What about that budget?
If you have been following along, you will remember I originally budgeted just $20k for all my café and roastery equipment. Initially, I was looking to split the 20 down the middle, half for café, and half for a coffee roaster. This ended up being much more difficult than I thought, and some rearranging in the budget became necessary fairly early on. Throughout the summer I kept an eye out for a used La Marzocco espresso machines and in doing so gained a good idea of their value. It seemed that the available machines cost anywhere between $4-7k depending on the model, number of group heads, and condition. Now, there are plenty of espresso machines by other brands available, but I was committed to spending the extra cash on a reputable machine, as well as one with alittle bit of character. In addition to the espresso machine, I needed a bulk grinder, espresso grinder, fridge, and Point of Sale terminal, as well as a whole bunch of little things no one wants to read in a list. Luckily, a few weeks after returning home from the summer I found a local bakery/café that was upgrading all of their equipment and wanted to sell everything I needed for a nice little bundle. So after some negotiation I was able to obtain a La Marzocco 3 group FB80, two Mazzer espresso grinders, and 2 bulk Bunn grinders for exactly $10k, perfectly within budget.
The coffee roaster on the other hand did not come so easily. During the summer I had read up on several small batch profile roasters, and in the end felt Mill City Roasters was the best option due to their strong customer service, helpful video content, and price point. So I put my down payment on a 2 kg roaster sometime in June hoping it would ship early that fall. However, at the time, Mill City, was undergoing their CSA approval process which would allow the sale of their products in Canada. Although they warned me it may be a lengthy process, I figured I had enough lead time that it would be a none issue. After several updates during the summer it was beginning to look like the roaster would not be ready in time for fall, or even Christmas. In hind sight a later roaster arrival would have been totally fine as the entire project ended up falling off any form of planned timeline. But at the time, I was very concerned about the late arrival and felt the CSA approval process could drag out for months . When I voiced my concerns with Mill City they understood and suggested a refund on the down payment as it was hard to guarantee a day the CSA approval would complete. I was very happy to deal with such reasonable people. and really appreciated their respect for my timetable. If any one from Mill City is reading this, thanks again!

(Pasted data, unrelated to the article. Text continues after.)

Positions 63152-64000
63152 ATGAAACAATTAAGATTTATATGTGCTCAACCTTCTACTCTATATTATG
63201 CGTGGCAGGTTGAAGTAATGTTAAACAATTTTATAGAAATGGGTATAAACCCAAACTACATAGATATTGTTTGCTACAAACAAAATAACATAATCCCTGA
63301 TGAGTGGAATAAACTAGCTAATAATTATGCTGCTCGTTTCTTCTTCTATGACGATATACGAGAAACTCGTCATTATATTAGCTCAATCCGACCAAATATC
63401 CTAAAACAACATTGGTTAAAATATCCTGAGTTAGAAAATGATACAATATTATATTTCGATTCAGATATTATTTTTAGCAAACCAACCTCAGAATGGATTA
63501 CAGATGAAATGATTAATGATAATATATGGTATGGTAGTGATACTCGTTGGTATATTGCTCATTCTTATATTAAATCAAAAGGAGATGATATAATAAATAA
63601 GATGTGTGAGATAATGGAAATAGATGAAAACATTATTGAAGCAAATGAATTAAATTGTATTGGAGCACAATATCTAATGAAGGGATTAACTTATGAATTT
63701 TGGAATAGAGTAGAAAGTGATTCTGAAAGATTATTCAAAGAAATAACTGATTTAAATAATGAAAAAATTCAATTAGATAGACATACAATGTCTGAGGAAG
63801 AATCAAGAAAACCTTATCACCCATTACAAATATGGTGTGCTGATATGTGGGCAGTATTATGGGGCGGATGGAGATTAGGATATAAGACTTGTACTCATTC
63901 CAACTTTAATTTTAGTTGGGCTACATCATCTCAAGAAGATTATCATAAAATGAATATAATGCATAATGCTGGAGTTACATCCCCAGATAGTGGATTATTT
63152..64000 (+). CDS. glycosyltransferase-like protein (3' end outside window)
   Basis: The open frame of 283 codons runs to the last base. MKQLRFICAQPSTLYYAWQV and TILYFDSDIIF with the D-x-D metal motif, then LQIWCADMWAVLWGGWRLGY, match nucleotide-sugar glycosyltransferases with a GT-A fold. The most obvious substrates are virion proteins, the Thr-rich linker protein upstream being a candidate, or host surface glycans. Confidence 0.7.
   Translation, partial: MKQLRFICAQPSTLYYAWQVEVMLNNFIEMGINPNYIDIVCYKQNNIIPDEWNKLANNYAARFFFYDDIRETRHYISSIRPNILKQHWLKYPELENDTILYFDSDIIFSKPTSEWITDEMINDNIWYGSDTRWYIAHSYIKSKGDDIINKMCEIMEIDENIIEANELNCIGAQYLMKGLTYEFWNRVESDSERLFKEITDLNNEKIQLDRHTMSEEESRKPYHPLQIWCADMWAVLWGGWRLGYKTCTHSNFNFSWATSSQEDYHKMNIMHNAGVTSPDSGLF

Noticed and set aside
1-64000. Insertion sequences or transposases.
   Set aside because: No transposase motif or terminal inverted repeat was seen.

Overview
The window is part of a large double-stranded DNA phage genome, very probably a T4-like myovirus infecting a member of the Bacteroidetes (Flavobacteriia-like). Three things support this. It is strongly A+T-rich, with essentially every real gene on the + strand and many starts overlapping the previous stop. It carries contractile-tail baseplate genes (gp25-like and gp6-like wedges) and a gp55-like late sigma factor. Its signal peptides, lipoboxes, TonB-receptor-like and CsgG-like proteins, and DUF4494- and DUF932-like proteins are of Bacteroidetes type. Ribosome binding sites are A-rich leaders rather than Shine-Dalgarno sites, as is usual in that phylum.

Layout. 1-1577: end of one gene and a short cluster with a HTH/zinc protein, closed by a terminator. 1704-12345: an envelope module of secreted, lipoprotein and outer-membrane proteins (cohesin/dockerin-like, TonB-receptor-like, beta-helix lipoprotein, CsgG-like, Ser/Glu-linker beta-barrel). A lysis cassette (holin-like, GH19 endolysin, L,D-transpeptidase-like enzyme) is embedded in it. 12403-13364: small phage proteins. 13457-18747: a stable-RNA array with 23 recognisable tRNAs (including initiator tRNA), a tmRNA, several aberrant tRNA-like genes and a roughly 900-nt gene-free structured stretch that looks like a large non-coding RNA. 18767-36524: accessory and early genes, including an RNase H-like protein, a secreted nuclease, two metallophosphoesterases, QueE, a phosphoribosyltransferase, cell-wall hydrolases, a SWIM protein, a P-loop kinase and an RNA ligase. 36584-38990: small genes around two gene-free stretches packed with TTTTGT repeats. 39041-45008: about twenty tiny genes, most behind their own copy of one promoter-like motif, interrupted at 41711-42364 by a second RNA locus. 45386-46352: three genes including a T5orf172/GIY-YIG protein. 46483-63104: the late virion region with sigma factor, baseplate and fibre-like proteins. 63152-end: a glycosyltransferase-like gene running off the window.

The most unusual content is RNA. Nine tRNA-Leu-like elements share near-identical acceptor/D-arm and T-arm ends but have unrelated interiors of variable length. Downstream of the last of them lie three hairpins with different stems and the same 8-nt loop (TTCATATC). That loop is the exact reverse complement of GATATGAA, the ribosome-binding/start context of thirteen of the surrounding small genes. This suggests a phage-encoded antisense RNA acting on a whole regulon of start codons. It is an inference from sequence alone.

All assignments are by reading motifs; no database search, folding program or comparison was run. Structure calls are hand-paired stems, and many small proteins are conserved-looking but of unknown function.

Although I was bummed out that I wasn’t going to get a Mill City roaster, my tight timeline allowed me to mentally justify an increase in the roaster budget. I decided to look at Diedrich Roasters, which are considerably more expensive, but have an extensive history, a great industry name, and are based out of Idaho, just a hop skip and a jump away from me in BC. Diedrich's close proximity would allow me to easily attend one of their Coffee Roasting Profile courses as well as pickup the roaster myself and save on the shipping costs. When I contacted Diedrich, they happen to have a IR 2.5 Roaster coming off a trade show circuit for sale, allowing me to skip the 13 week production line lead time. I will be the first to admit that perhaps I was abit hasty changing coffee roasters, but it really seemed like everything was lining up perfectly so I decided to go where the momentum took me. In the end, the Diedrich IR 2.5 would cost me around $20k, which is almost double what the Mill City roaster would have cost. In addition, there would be some extra costs associated with the border, tariffs, and importers that we will get into later.
Patrick Sills is the owner and creator of Double Decker Coffee Roasting. The purpose of the Build Blog is to share the story of the physical build, its components, Patrick's growing education in the coffee industry, and the overall creation of the business. Warning: if run on sentences, poor sentence structure, or simple spelling mistakes bother you to the core stop reading! The Build Blog has a very loose format, I am a builder not a writer, just thought some people might be interested in the story. Enjoy!